If you can stay in control of your own thoughts, it’s a lot easy to work out what you need to be thinking about. What, realistically can you do? What might be a useful investment against more likely troubles? When your head isn’t full of imagined disaster, it’s easy to get on with reducing the scope for actual disaster.

There’s a fairy tale about a bird who is so afraid the sky will fall on their head, that they aren’t paying attention to other things and end up eaten by a fox. Hold that thought. The sky probably isn’t going to fall, but there are plenty of hungry predators to avoid.


Contemplating violence

No one starts by killing someone.

There is a process of escalation, increasing levels of violence, or a psyching up to the attack. When we are going to be violent, we feed it, deliberately. We dehumanise the enemy, we hold our rage close and tell ourselves why the rage is justified, and why we are entitled to act on it. We feed our own fear, of what ‘they’ will do to us if we don’t act first. We attribute to ‘them’ the reasons for all the hate and fear we’re experiencing. ‘They’ did this to us. We’re just protecting ourselves.

Whether we’re talking about someone who beats their spouse, verbally abuses others online, murders, or we’re talking about violent action between communities, or countries going to war, there is a process of feeding the hate and fear first. I know of people who have been physically assaulted by other people who were screaming ‘you are abusing me’ even as they did the damage. The attacker is often invested in their own victimhood.

Not so long ago, I was witness to a person psyching up, but not alert enough to see what was happening until afterwards. They spoke at length about how they had been a victim, how everyone thought the aggressor lovely, but really the aggressor was nasty. It went on for some time, at the end of which the ‘victim’ went off in a state of carefully crafted rage to challenge the ‘bully’ over a matter of coffee. Shouting ensued, as the ‘victim’ hurled abuse at the ‘bully’. At the end the ‘victim’ stomped off, still shouting about how badly they had been treated, while the ‘bully’ still silent, stood shaking and tearful, shocked by what had happened over a mistake involving coffee. The ‘victim’ then later told us it’s a well known fact that the victim leaves the fight first. This is rubbish.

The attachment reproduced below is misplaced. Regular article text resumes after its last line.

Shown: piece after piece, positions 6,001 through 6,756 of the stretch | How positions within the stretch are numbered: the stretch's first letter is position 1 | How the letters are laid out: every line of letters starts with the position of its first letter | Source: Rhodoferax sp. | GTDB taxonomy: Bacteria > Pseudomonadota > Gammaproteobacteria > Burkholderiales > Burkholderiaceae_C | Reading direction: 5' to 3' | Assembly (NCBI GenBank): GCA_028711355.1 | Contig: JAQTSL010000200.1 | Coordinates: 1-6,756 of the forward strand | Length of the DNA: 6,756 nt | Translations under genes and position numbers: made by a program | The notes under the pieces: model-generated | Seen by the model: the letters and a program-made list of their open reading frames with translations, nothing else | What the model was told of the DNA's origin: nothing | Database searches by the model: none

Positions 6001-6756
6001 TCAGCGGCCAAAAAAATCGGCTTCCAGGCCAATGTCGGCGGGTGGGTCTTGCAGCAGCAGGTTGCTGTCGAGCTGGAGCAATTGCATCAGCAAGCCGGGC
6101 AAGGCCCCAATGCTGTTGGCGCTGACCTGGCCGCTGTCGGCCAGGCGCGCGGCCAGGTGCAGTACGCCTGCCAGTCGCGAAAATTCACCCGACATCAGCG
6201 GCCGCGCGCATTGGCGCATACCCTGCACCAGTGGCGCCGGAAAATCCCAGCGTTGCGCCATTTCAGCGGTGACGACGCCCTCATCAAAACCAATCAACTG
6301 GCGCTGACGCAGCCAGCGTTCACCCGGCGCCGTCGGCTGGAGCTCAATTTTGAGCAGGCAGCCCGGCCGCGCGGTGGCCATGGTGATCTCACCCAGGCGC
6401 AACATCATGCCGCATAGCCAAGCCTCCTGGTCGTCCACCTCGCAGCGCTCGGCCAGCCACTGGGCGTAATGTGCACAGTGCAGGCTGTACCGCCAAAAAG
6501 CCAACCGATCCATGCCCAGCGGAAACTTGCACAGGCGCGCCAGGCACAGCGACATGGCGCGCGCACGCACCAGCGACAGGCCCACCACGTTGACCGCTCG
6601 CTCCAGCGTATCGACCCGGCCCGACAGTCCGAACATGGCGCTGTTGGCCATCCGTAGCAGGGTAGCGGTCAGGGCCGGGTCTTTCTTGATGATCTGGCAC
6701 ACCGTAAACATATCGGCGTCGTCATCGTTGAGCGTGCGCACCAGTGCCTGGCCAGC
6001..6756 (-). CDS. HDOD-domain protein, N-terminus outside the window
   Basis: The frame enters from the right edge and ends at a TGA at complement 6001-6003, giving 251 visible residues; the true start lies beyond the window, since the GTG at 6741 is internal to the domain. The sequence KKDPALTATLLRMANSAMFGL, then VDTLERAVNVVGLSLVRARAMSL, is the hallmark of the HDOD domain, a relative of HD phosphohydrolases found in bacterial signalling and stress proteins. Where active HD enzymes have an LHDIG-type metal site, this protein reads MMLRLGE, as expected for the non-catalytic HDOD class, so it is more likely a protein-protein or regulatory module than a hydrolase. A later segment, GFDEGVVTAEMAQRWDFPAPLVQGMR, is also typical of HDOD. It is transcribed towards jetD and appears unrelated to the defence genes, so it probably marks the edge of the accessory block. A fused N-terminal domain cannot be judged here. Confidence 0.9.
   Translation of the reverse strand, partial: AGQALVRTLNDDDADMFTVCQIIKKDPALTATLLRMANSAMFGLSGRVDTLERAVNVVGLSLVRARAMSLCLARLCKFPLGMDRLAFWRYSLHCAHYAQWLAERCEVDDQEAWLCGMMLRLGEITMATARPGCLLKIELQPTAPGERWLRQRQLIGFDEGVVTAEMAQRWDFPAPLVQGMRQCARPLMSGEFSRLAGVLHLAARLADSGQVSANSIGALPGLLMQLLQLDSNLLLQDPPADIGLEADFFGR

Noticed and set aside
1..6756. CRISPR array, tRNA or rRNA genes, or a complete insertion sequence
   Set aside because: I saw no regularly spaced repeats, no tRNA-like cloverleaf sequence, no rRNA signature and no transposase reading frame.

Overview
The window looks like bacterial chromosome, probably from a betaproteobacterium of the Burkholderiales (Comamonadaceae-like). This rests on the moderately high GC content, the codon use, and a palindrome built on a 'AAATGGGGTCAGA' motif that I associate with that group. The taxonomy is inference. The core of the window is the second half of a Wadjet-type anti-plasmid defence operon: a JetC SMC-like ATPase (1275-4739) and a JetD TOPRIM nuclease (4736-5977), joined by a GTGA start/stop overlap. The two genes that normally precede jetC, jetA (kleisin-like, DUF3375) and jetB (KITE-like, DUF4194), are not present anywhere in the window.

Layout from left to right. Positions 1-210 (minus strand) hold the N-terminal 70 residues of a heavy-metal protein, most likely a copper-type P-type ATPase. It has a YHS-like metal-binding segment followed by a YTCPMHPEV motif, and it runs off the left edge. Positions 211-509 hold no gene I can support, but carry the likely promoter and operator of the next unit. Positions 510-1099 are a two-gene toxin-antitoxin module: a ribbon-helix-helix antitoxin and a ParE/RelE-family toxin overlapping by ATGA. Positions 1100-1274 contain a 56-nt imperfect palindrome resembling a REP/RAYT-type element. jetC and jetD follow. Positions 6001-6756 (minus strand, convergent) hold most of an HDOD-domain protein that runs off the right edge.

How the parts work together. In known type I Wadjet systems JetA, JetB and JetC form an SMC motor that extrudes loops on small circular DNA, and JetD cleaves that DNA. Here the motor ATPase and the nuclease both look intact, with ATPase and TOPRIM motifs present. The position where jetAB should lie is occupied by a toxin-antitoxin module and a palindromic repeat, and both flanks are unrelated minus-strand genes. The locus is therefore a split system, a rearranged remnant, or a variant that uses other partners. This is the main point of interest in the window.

Stood outside of the situation, I saw one person invest enormously in becoming angry and feeling hard done by in order to feel justified in launching an intimidating verbal assault on someone who, at worst, might have been guilty of a trivial error of judgement.

When we act on anger, it’s because we feel justified. Verbal aggression online is common, and watching it, I notice that very few people are just having fun. Many are afraid, and see the ‘other’ as a threat and a menace. You will bring down society. You will destroy this country. You will make everything worse. You will let some even more fearful third party do even more terrible things. Go on the offensive in response to their terrible accusations, and all their fear and rage seems justified, to the person who will then consider themselves your victim.

Of course our anger is reasonable, well placed and appropriate. We’re acting for the best possible reasons, and on the other side there are narrow-minded idiots who cannot see how dangerous their ideas are, and what kind of trouble they are causing. They cannot see how wrong they are and it is our job to shout some sense into them. Scream it into their faces. Knock it into them. Beat them into submission.

And of course the easiest answer to this problematic, toxic expression of anger, is to rage at other people for expressing it. If we can’t get at them, we can lash out at those who were to hand, but made a bad call about the coffee, or other such infringements. Other people should not be angry. It’s all their fault. How can this change if we don’t face our own anger?

There is a relationship between verbal violence and physical violence. Mostly we start with words, with accusations and justifications, and we ramp it up from there. Perhaps if we want genuine solutions to matters of fear, hatred and violence, we’re going to need to start with non-violent language.


Matters of exclusion